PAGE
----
Post #1129080
Posted Tuesday, June 21, 2011 9:43 AM


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OCTom (6/21/2011)
Excel has its place. However, it can be misused.

I have been on the receiving end of Excel-based databases. As they become bigger, the data is harder to handle and can impede data accuracy and integrity.

I was told once in the 1990's by the president of a company they didn't need a formal database because he could run his business on Excel. Before he was the president, the company had been running an AS400 with its embedded database. He pulled the AS400 in favor of his spreadsheets to save money.It didn't take long before the orders were wrong, the shipments were wrong, and customers were unhappy.

Excel is nice but you can't run but the very smallest organizations on it.

Oops, sorry. The editorial is about Excel in the cloud... Are we certain that running applications in the cloud won't bring more thunderstorms than pleasant Spring days? I still hesitate doing mission critical stuff in the cloud.

I can totally manage my household expenses or neighborhood association budget in Excel. There are not that many medium sized or larger organizations in 2011 (or 2001) who would dump their database server in favor of Excel, however, there was this awkward period back in the early 90's when corporate IT departments were transitioning from mainframe / terminal based systems to PCs, when I could see that sort of thing happening.
I think what often times happens with Excel, even today, is scope creep. Someone in accounting or a production line manager starts a spreadsheet to fill some narrow purpose within their department, and then it evolves over time become intangled with the company's daily operations or accounting. There may be a dozen or more Excel "data marts" in a large organization.
Post #1129093
Posted Tuesday, June 21, 2011 10:20 AM


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OCTom (6/21/2011)

Oops, sorry. The editorial is about Excel in the cloud... Are we certain that running applications in the cloud won't bring more thunderstorms than pleasant Spring days? I still hesitate doing mission critical stuff in the cloud.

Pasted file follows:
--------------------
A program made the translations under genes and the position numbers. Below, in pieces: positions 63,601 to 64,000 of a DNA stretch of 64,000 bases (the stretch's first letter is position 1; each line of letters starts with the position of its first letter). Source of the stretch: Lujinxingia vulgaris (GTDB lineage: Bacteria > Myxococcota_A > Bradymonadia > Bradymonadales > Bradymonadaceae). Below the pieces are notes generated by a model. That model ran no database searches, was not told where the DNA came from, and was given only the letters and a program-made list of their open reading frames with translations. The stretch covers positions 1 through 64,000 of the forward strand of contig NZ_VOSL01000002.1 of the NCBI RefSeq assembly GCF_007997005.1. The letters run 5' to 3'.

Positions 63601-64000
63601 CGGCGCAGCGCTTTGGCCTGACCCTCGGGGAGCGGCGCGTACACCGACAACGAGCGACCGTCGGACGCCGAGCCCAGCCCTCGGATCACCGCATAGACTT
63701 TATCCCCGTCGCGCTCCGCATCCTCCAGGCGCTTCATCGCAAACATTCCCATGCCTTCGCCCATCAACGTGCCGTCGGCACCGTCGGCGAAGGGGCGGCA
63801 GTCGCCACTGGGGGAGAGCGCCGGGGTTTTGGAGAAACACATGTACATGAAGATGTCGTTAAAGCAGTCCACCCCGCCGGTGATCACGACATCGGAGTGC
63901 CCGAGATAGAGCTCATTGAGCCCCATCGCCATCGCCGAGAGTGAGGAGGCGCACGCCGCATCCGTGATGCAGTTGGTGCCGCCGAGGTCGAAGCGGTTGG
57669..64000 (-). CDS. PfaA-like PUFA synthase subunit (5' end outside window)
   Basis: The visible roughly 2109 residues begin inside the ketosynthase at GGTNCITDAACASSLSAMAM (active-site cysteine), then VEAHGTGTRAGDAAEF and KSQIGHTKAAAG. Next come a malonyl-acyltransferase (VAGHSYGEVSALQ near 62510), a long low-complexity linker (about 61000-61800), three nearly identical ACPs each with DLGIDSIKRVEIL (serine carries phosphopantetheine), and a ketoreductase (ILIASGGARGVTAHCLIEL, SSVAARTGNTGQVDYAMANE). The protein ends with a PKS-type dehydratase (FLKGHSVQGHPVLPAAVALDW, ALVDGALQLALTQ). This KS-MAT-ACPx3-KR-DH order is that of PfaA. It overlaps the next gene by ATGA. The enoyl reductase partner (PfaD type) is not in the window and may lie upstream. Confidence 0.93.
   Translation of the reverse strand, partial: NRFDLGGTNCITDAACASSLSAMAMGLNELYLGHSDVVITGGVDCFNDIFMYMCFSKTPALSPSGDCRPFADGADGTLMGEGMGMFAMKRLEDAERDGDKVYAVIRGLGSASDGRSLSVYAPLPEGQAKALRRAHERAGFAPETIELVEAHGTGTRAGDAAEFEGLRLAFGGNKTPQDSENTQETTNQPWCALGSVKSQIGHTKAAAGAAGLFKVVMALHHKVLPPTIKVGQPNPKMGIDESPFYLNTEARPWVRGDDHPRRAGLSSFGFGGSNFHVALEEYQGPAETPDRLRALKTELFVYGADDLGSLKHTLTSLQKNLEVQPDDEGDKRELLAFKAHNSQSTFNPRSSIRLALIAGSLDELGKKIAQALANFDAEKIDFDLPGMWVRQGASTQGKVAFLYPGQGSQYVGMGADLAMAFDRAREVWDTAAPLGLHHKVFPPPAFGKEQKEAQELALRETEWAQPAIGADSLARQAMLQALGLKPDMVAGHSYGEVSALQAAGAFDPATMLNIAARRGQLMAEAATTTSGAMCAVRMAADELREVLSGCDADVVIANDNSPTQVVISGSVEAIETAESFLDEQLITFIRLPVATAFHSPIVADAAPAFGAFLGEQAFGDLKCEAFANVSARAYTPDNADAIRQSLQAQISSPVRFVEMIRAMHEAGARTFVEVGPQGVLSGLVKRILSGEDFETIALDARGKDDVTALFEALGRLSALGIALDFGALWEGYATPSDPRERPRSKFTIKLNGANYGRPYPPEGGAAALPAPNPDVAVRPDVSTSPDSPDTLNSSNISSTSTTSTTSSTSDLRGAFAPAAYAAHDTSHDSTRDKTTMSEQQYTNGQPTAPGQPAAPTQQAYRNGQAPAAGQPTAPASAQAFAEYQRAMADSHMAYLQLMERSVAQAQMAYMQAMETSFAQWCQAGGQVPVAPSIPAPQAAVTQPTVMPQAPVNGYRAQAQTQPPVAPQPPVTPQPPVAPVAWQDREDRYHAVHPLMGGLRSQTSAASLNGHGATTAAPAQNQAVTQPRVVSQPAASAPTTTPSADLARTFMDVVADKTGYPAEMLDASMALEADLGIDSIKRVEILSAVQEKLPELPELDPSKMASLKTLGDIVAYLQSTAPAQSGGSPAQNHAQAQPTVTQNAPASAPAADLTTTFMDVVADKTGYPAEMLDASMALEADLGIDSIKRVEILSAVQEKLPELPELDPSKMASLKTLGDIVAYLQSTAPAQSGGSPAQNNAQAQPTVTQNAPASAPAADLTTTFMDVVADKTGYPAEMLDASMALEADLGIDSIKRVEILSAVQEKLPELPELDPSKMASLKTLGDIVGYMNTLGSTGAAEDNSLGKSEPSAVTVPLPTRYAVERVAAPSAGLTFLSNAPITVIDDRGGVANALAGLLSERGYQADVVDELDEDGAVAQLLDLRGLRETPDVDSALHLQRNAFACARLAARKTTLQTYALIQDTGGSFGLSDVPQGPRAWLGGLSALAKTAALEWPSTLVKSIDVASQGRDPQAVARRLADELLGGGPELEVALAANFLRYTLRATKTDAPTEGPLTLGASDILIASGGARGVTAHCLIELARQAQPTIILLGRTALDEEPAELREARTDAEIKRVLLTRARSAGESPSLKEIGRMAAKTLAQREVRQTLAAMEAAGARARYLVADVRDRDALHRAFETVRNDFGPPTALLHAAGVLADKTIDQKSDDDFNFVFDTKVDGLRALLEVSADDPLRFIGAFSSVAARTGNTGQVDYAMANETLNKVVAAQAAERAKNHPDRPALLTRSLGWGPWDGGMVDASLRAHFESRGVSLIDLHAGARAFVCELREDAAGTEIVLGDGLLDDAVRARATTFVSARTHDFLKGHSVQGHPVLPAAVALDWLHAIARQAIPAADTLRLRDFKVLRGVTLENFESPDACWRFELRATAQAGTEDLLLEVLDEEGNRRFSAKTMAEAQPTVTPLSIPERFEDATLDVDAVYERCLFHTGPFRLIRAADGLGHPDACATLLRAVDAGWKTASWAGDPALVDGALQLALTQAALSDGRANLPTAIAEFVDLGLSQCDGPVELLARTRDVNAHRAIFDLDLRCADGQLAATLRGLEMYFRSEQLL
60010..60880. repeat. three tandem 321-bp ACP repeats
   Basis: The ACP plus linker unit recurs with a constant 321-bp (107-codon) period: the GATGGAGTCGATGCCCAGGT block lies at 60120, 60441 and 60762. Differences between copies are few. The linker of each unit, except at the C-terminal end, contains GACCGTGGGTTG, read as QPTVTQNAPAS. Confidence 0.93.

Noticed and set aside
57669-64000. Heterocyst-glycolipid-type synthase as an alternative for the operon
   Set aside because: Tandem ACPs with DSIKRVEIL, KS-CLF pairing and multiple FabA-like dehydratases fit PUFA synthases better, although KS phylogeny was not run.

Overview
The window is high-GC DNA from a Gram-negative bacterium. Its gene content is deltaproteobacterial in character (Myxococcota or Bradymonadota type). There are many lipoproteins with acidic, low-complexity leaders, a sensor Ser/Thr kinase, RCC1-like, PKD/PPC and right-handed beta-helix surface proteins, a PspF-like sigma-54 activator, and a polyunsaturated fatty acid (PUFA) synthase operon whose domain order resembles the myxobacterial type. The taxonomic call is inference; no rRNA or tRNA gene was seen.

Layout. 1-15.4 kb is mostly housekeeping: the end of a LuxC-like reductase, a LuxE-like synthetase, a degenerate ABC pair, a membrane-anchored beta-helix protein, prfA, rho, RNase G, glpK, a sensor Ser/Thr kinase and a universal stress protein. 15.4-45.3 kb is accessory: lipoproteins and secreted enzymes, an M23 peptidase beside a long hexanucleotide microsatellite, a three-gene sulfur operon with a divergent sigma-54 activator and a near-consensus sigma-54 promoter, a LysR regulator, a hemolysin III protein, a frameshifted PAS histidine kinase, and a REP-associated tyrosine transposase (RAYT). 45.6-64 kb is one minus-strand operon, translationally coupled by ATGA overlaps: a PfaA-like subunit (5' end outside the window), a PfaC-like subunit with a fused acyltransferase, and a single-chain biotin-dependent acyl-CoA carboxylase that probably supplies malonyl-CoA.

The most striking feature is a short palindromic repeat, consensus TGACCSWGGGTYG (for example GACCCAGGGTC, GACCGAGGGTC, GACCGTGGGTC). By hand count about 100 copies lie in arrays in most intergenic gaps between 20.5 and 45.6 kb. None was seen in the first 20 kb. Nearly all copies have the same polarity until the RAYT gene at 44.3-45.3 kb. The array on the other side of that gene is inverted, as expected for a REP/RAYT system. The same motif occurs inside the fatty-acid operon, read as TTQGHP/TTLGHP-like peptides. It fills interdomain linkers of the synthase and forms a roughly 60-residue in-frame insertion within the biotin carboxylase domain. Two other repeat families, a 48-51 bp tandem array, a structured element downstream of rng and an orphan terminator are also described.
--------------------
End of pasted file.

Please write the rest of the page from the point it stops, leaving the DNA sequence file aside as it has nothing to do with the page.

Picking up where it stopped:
I wouldn't want to store mission critical data in the clouds, or even important data, but putting a copy up there for analysis in the short term might be nice. As long as you have a local copy







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Post #1129117
Posted Tuesday, June 21, 2011 7:19 PM


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I love Excel! I wrote my first GUI "app" as a bunch of macro buttons and learned alot about VB from reading and manipulating the resulting code of the created macros. Yeah that was 1997 and I probably wouldn't do that today, although someone else new to IT might :)

I use Excel regularly when I want to do simple things that would be harder to do in SQL server, things that require analyzing data one time, etc.

Long live Excel!


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Post #1129411
Posted Tuesday, June 21, 2011 9:19 PM
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It seems that no matter what BI tool you have the first thing any user does is put the data into Excel so they manipulate it

If you have a well set up data structure having your users link straight in through Excel saves a lot of cost in 3rd party products
Post #1129429
Posted Saturday, June 25, 2011 11:22 PM
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Excel rocks for data analysis, but it does have some irritating quirks, particularly when working with csv files. I frequently receive customer data in csv format that contains leading zeros (think account numbers, personal identification numbers, etc.). Without fail, Excel drops the leading zeros when opening a csv file. My advice to Excel programmers is to present all csv data with text formatting on every cell.